And it only seems right that this 500th post would be inspired by the home of the first car race I was familiar with – the Indy 500. But I will make every attempt not to go round and round 500 times.
One of the things that has come to the fore in so many conversations leading into, during and coming out of the Big Tent conference is what the church might look like if we were calling, ordaining, building and equipping healthy spiritual leaders. Which begs the question: what IS a spiritually healthy leader?
To be honest, spiritually healthy leaders are – first and foremost- followers. They are disciples who are learning as they go, counting on others who have come before as well as their peers. They are listening for direction of the Holy Spirit and taking the risks needed to go wherever God calls them. But they realize that even as they follow, they are responsible for those who come behind.
Spiritually healthy leaders are those who seek shalom in their lives- peace and wellness in each realm. This means seeking balance between personal, professional, and public needs and expectations. Physical, emotional, intellectual and spiritual needs must be assessed and met regularly.
Spiritually healthy leadership requires paying attention to relationships, especially between the leader and God. And it requires a deepening understanding of how to function within that triad of self-God-community to discern direction for both personal and communal ministry.
While not a direct cause-effect relationship, leaders who are intentional about the spiritual health of leaders in their community are often more open-handed with resources and opportunities. They have confidence and instill confidence in others; they model and form authentic relationships; they see the strengths of others as gifts rather than threats. And God is glorified.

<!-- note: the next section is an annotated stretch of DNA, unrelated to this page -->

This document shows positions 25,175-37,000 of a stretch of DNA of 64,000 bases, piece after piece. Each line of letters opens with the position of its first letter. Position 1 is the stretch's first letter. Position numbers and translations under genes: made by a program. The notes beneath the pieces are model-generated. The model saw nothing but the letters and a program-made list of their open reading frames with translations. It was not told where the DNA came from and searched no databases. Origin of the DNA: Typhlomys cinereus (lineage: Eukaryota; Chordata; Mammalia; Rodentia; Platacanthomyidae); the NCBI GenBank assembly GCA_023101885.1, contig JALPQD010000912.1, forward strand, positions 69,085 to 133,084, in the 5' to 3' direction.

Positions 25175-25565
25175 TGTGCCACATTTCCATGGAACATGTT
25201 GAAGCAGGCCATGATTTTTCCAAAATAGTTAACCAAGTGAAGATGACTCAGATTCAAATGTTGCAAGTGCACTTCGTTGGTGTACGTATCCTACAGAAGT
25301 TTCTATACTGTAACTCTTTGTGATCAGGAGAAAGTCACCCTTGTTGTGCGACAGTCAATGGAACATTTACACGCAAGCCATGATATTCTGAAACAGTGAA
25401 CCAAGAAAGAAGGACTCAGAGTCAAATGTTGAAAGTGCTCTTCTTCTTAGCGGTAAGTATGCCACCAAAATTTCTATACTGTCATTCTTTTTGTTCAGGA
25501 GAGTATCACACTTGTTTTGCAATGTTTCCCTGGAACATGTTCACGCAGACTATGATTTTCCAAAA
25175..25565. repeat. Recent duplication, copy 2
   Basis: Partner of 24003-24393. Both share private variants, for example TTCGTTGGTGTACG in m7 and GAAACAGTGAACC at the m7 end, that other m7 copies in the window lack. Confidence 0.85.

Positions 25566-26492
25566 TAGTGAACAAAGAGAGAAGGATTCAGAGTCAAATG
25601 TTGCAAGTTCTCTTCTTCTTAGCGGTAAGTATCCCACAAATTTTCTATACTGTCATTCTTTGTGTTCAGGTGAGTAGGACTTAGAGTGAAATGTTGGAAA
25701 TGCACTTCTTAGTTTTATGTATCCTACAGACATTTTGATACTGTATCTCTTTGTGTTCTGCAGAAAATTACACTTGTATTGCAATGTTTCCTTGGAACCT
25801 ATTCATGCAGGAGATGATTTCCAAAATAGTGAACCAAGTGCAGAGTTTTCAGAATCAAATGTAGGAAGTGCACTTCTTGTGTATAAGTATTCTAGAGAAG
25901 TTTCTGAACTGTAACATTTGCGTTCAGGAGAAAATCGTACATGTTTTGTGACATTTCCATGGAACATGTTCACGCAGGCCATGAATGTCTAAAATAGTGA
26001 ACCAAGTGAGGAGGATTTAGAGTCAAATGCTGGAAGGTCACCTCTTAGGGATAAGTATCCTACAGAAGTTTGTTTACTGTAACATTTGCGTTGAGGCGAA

Imagine a church where every ordained officer were challenged to assess and strengthen their own health as leaders, in part by investing in a relationship with a resting elder (to be their mentor) and in part by investing in a relationship with an emerging leader (as a mentor themselves). Ages, genders and other demographic factors are less important than the experience and the commitment to growing as disciples together.
I can’t help but think that in time, the whole community would dream dreams and see visions for their faith community and its work in the world. And they would have the human resources- the energy, imagination, and love- to discern and pursue them.
I met a lot of folks at Big Tent that I can imagine in settings like that. And I met many who are frightened by the larger story in which their congregation and/or the PCUSA finds itself today. They are grieving the loss of the known even as we walk into the unknown.
As a future-oriented pragmatic visionary, I look at today as the starting point, not 20, 40, 100 years ago. Let’s start today- taking a look at the people and relationships around us. What can we do today to encourage, edify and develop the members we have to become the spiritually healthy leaders we need? What resources do we have as presbyteries and sister churches that will support one another in this work? What prayers can we earnestly lift for one another? What can I do -with God’s help- in my own life and ministry?
Dunno about you, but I’ve got some praying and pondering to do.